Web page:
Dead zone: Heading for a record year
As American farmers scramble to meet a surging global demand for food, the oxygen-deprived "dead zone" in the Gulf of Mexico seems destined to set a record this summer, largely due to expanded use of fertilizer in the Mississippi River watershed.
In other words, after decades of effort and even some government spending, the hypoxia (low oxygen) problem is getting worse. Much worse.
Dead zone Action plan.
The zone’s average size (8,200 square kilometers between 1985 and 1992) has reached about 14,000 square kilometers since 2003 (see #1 in the bibliography).
This year, Louisiana experts predict the dead zone will explode to 26,000 square kilometers, an area larger than Massachusetts.
The low-oxygen zone is bad news for the Gulf fishing industry, the second largest in the country, because fish and other animals die if they cannot leave an oxygen-depleted scene. This is a gnarly job for shellfish, yet the Gulf is the nation's biggest single source of shrimp and oysters. Setting the normal ecology of such a large area topsy-turvy could also trigger other unwanted effects, like blooms of toxic algae or species extinctions.
Too fertile for its own good
Gulf waters near New Orleans -- and in hundreds of other locations along the marine coast -- die each summer from too much of a good thing: The nutrient-rich Mississippi River water feeds an explosion of algae, and when bacteria decompose the algae, they exhaust the water's supply of dissolved oxygen. Water with less than two milligrams of dissolved oxygen per liter of water is considered a dead zone.
Often, the hypoxic zone is near the bottom, because organic matter falls as it decomposes, and because of "thermal stratification:" if surface waters are warmer than deep waters, the water has no tendency to mix through convection.
Because the dead zone is mainly caused by excess levels of the plant nutrients nitrogen and phosphorus, its primary cause is agriculture, and particularly corn, which typically gets a big dose of nitrogen fertilizer. Each year, the Mississippi River delivers to the Gulf about 1.6 million metric tons of nitrogen, much of it in the form of nitrate, (-NO3), a mobile compound that is phenomenally good at fertilizing plants -- on land and in water.
Food prices and weather have combined to create a giant dead zone this summer. Amid intense concern about the global food supply, crop prices have soared, and this year’s 86-million-acre corn crop is the second-largest planting since 1949.
Carried on the same spring rains that have brought floods to the Midwest, a large portion of the vast tonnage of nitrogen applied to Midwestern crops this year has already washed into the Mississippi River.
Photo by L. Brian Stauffer, University of Illinois
As a result, the Mississippi River is awash in nitrate, according to R. Eugene Turner, a Louisiana State University expert on the dead zone, who said this June that the level of nitrogen in the Gulf of Mexico in May was "37 percent higher than last year and the highest since measurements of nitrogen loading began in 1970. The intensive farming of more land, including crops used for biofuels, has definitely contributed to this high nitrogen loading rate.” (Dead-zone researchers consider nitrogen somewhat more important than phosphorus, but both elements are vital plant fertilizers.)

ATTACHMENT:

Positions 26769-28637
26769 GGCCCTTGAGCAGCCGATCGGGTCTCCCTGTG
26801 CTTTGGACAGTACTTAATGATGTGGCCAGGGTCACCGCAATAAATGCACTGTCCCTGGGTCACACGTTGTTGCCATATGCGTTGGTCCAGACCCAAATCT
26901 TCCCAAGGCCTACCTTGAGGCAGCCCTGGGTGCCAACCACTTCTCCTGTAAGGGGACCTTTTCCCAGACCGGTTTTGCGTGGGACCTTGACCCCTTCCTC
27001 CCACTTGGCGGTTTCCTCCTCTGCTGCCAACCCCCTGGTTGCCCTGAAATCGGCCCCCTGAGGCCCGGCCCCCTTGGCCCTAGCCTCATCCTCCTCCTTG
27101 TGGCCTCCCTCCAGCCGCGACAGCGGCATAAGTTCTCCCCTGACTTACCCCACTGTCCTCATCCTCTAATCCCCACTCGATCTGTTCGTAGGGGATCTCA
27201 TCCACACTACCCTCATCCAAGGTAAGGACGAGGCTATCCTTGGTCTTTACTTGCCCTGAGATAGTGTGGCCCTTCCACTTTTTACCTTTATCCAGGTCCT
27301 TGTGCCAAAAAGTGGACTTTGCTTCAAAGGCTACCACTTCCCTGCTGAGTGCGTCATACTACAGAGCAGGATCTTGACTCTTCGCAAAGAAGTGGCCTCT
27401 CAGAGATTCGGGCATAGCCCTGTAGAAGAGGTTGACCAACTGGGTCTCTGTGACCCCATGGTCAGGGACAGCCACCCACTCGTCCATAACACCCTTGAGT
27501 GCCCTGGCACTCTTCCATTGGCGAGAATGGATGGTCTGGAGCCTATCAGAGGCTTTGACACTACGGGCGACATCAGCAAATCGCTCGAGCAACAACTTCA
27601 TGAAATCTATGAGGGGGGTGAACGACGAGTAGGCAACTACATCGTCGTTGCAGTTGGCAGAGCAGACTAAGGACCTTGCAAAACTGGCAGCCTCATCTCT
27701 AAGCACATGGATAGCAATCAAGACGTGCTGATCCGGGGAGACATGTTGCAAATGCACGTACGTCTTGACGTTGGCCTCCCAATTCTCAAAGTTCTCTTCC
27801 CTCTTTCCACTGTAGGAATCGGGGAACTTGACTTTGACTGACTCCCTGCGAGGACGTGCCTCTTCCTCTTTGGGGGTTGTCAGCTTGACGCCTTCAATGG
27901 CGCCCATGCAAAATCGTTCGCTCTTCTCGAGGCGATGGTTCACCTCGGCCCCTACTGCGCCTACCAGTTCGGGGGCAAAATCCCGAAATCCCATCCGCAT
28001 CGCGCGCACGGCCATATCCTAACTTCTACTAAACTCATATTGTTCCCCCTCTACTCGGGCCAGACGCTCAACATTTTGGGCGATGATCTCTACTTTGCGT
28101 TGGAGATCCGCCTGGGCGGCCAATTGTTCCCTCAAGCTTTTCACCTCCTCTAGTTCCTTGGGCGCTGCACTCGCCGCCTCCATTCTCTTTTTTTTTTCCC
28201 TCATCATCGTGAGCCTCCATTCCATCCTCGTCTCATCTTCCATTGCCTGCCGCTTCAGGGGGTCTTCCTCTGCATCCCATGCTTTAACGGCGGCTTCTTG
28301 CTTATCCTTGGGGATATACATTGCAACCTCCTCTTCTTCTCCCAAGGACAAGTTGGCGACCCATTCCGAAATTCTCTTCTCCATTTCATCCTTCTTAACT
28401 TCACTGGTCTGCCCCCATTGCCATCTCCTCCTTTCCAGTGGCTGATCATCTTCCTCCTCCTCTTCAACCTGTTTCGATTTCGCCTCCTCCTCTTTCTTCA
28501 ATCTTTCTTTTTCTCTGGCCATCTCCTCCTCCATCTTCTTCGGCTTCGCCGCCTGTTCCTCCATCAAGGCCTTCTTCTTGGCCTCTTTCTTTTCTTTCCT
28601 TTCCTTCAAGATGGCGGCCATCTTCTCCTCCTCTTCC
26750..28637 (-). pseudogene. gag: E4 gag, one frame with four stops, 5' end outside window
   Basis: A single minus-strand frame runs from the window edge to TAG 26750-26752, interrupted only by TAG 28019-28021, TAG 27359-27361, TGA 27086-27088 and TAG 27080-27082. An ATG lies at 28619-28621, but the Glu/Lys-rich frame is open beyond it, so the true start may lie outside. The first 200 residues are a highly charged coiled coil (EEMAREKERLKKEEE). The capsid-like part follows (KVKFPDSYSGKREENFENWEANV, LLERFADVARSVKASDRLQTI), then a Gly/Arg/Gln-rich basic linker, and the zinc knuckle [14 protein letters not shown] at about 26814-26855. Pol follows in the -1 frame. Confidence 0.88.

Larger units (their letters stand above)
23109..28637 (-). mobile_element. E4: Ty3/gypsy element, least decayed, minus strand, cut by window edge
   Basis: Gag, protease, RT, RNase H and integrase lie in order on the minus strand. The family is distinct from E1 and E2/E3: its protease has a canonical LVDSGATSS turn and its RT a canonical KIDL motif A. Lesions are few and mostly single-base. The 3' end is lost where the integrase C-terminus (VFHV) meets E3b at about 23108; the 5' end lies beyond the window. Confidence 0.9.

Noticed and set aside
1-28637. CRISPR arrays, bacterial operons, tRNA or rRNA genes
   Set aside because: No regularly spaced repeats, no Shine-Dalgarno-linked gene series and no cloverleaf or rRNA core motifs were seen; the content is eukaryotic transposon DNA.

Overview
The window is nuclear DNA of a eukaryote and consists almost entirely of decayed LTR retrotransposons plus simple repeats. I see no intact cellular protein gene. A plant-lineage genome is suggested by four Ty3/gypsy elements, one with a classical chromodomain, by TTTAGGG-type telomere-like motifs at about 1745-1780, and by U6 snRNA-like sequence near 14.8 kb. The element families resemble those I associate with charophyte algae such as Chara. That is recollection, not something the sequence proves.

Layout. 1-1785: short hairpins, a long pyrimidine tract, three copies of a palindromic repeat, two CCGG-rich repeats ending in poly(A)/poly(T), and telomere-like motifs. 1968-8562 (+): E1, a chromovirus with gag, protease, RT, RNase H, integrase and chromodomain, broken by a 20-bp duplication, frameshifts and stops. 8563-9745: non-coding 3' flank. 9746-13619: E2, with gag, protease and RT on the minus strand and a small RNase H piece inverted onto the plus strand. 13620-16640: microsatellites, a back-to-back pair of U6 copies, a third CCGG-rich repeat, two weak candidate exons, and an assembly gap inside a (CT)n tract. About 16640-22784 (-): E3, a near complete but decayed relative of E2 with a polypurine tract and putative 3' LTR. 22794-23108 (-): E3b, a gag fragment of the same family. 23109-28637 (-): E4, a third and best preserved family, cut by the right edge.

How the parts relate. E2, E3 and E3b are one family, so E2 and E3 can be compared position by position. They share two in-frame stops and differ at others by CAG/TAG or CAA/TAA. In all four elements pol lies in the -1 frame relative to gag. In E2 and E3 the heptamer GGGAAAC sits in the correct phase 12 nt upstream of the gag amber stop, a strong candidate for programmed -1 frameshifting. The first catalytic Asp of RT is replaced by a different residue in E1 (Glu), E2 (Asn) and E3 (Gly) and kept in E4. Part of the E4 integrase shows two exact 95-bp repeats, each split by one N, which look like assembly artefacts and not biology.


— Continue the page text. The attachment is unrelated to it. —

For two reasons, the soaring prices of corn and other crops have exacerbated the dead-zone problem. First, corn farmers give their crop a heavy dose of nitrogen fertilizer (soybeans, another huge crop, takes its nitrogen from the air). And as crop prices soar, farmland is being withdrawn from the federal conservation reserve program, decreasing the acreage of fallow land that can naturally attenuate phosphate and nitrogen pollution.
Biofuels also play a role. The U.S. government has set a goal of brewing 36 billion gallons of renewable fuels by 2022, and the only feasible feedstock now is corn. (In 2007, the United States produced 6.5 billion gallons of ethanol from corn.) According to a projection from Chris Kucharik, of the University of Wisconsin-Madison, and Simon Donner of the University of British Columbia, corn planted to produce 15 billion gallons ethanol would raise the nitrogen load in the Mississippi River by 10 to 19 percent.
Agriculture is already responsible for more than 70 percent of the nitrogen and phosphorus in the Mississippi, according to recent study (see #2 in the bibliography). Although corn (phosphorus and nitrogen) and soybeans (phosphorus) crops are major offenders, animal manure was the largest single source of phosphorus.
Short of halting agriculture, what can be done to tame the dead zone?
Megan Anderson, project assistant; Terry Devitt, editor; S.V. Medaris, designer/illustrator; David Tenenbaum, feature writer; Amy Toburen, content development executive